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In Bethlehem, a group of entrepreneurs has transformed the remnants of a bankrupt industrial giant. The city’s ArtsQuest complex is a marketplace where culture is the new currency. An exhibit, “Oxidation & Interpretation: 10 Years After Bethlehem Steel,” now blooms where Bethlehem Steel withered, bringing together the work of eight renowned photographers from the region to present their vision of the Steel Stacks then and now.
Peter Treiber doesn’t quite remember how many of his camera lenses cracked under the heat of the steel mill’s blast furnaces. He was one of 26 staff photographers who traveled the country to take pictures of the Bethlehem Steel empire for catalogs, calendars and company newsletters.
Now a decade after the factory shut down, his photos are on display in an art center built at the foot of the old steelworks. Treiber says they tell stories only an insider would know.
"Most people have no idea of what goes on in a steel mill," Treiber said. "Even steel workers who worked in a small department their whole life didn’t know what was happening in other departments. And their families, when they come to the exhibit, say, ‘Oh, my gosh. I had no idea of what my father did!’"
From the grueling to the sublime
Alongside Treiber’s publicity shots, he took loads of other photos that did not conform to the corporate message. He was allowed to keep those negatives, and the images are now in the show and in his book “Inside Bethlehem Steel: The Last Quarter Century.”
Each photograph reveals both the intensity of the grueling work and the somewhat poetic quality hidden in the red rivers of molten iron. It was a dangerous place, and he had to learn the choreography of the work flow. He remembers an instance when he had only 20 seconds to take a picture — “even though what you were doing might have lasted for an hour, because shortly after they started letting iron out of the blast furnace, the whole room would fill with smoke.”
Theo Anderson, another photographer in the show, has a perhaps more intellectual approach.
"I use Bethlehem Steel almost as a muse, almost as a basis for a visual exploration, a spiritual exploration," said Anderson. "In doing that, it liberated me from trying to tell a story or a narrative."
In one of his best-known photos, Anderson captures the solemnity of a cathedral-sized empty building. Rays of light beam down from a broken ceiling to illuminate the abandoned space. Taking the photo is an experience he’ll never forget, he says.
"When there’s nothing around except for the creaking of the plant, you hear your own heart, your own breathing, and there’s a great sense of mindfulness, to use the Buddhist term," Anderson said. "And I know that the only thing I can bring back to you, outside of my memory, is a photograph. But the rest of it is often sublime."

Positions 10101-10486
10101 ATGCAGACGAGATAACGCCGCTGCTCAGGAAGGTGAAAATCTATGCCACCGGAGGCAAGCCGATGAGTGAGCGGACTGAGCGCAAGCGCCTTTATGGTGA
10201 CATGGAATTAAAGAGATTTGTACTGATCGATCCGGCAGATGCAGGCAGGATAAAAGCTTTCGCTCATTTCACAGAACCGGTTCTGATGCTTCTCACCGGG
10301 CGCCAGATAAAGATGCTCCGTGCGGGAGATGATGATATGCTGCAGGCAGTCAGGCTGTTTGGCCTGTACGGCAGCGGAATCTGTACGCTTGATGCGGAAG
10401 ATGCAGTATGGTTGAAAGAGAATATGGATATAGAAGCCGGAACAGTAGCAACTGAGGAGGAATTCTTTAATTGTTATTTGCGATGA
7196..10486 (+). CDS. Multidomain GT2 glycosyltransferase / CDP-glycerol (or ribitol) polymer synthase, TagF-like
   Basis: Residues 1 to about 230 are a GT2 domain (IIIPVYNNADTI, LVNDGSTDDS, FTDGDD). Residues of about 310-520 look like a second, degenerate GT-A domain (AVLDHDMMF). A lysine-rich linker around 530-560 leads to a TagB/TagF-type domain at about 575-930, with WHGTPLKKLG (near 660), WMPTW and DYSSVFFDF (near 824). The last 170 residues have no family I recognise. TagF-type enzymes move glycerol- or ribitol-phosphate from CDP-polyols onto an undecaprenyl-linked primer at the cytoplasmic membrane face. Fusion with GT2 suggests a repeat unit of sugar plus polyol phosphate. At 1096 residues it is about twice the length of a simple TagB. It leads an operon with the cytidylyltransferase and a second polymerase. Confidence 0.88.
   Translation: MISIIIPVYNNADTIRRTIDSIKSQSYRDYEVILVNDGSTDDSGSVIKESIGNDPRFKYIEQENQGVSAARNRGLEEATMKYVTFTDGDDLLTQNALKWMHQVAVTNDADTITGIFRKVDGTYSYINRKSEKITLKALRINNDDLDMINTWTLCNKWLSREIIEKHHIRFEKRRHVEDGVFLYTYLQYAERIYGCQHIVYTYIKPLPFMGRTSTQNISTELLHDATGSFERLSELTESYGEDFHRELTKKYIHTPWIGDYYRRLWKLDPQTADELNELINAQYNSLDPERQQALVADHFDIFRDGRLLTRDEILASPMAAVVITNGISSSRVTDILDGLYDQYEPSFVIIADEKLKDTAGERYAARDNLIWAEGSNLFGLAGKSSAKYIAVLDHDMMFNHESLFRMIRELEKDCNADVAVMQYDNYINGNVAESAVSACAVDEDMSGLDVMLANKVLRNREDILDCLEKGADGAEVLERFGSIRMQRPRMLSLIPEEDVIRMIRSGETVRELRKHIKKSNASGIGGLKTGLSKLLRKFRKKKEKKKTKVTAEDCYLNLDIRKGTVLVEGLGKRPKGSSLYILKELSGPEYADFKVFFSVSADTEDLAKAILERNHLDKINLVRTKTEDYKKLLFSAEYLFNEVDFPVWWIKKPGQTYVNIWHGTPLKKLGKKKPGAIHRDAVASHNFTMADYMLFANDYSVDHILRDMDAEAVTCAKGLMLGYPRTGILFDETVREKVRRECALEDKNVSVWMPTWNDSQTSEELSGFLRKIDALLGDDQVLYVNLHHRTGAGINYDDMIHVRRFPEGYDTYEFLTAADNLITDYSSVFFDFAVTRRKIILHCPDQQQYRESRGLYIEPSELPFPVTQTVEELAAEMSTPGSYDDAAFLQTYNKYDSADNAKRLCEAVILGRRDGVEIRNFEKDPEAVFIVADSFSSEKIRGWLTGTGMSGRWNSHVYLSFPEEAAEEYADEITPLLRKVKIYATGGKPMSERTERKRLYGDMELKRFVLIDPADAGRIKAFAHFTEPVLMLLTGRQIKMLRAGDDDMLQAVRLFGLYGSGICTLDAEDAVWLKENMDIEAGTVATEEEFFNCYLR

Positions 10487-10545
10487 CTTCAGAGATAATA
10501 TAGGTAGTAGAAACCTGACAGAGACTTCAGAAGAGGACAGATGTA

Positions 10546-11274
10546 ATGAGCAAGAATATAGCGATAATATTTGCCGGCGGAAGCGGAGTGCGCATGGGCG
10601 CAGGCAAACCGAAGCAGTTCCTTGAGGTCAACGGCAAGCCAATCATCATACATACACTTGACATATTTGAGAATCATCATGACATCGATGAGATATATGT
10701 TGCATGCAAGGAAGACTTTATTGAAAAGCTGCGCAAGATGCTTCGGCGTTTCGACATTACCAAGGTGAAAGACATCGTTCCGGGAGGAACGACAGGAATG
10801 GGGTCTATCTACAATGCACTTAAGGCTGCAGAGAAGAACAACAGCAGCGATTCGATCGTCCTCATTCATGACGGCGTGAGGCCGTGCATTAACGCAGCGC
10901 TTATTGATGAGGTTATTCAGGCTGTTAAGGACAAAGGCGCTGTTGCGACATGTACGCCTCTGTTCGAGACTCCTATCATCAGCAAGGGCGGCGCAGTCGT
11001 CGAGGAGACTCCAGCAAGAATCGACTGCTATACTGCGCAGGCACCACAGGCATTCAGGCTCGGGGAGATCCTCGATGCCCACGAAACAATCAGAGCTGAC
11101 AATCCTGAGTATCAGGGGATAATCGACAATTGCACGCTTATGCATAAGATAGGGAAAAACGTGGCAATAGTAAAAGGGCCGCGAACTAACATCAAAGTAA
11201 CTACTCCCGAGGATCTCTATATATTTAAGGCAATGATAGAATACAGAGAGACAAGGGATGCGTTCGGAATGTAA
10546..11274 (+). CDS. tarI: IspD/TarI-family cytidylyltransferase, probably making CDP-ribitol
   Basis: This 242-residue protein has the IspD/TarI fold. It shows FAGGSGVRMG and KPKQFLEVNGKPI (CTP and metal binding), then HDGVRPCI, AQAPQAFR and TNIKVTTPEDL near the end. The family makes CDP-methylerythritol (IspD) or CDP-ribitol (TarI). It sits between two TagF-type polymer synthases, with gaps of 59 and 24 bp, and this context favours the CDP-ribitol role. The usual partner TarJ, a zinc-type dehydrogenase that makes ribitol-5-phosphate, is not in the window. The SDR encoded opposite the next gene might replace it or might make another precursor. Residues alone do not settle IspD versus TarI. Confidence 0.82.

Inventing the future
This exhibit is possible only because the entire area has become an arts campus, says gallery owner Santa Bannon, who curated “Oxidation and Interpretation.”
"What the Bethlehem Steel was when it was operational was a very dirty, gritty, hot, unpleasant place to be around," Bannon said, "and now it’s a venue for the visual and performing arts — with beautiful buildings and space for music and performance indoors and outdoors. It’s transformed completely."
The new Bethlehem is fueled by culture, an educated workforce and the Sands casino, built on the site of the steel plant. It’s all deliberately located around the Stacks area, says Jeff Parks, president of ArtsQuest and the mastermind behind the industrial area’s transformation. He wanted to capitalize on the power of education and culture to create the type of workforce attractive to the pharmaceutical and health technology industries and Fortune 500 companies. “And that’s pretty much filed the vacuum left by Bethlehem Steel,” he said.
Parks is a local. His mother came from a Pennsylvania Dutch Moravian family. His father came from Michigan to study at Lehigh University under the GI Bill. Jeff grew up in a city where higher education, faith, music, hard work and of course the Bethlehem Steel presence defined the town. He wanted to leave a mark in the city’s urban landscape and is a strong believer in communities that attract the power of what’s described as the creative class.
"They’re going to invent the future, and they want everything — from sidewalk cafes, music venues, access to recreational activities and places to hike and bike, and all those things," Parks said. "So the arts, in essence, are the crucible through which creativity is inspired and is welcomed into a society and a community."
So there are still red-hot furnaces near the stacks today, but they belong to the glassblowing workshop at the Banana Factory, a collection of art studios and exhibition spaces. The Bethlehem Steel pictures, at the former banana warehouse and distribution center, are witnesses to the industrial past and present through the lenses of eight photographers.
We absolutely love these photographs by Paris-based artists Yves Marchand and Romain Meffre. Rich textures, subtle pops of color and gorgeously soft lighting bring a sense of magic to these forgotten places.
"Forgotten places" brought back to life by Yves Marchand and Romain Meffre via finelinemagazine. A few forgotten books were left there too…
In case of a nuclear disaster, what if we could send in radiation-immune robots instead of human relief workers?
That’s the thinking behind the DARPA Robotics Challenge, sponsored by the Pentagon’s research and development wing.
Teams from both Drexel and Penn are among six semi-finalists in the contest to build the baddest rescue robot. In December, their robots have to run an obstacle course in which they climb ladders, walk through rubble and even drive cars.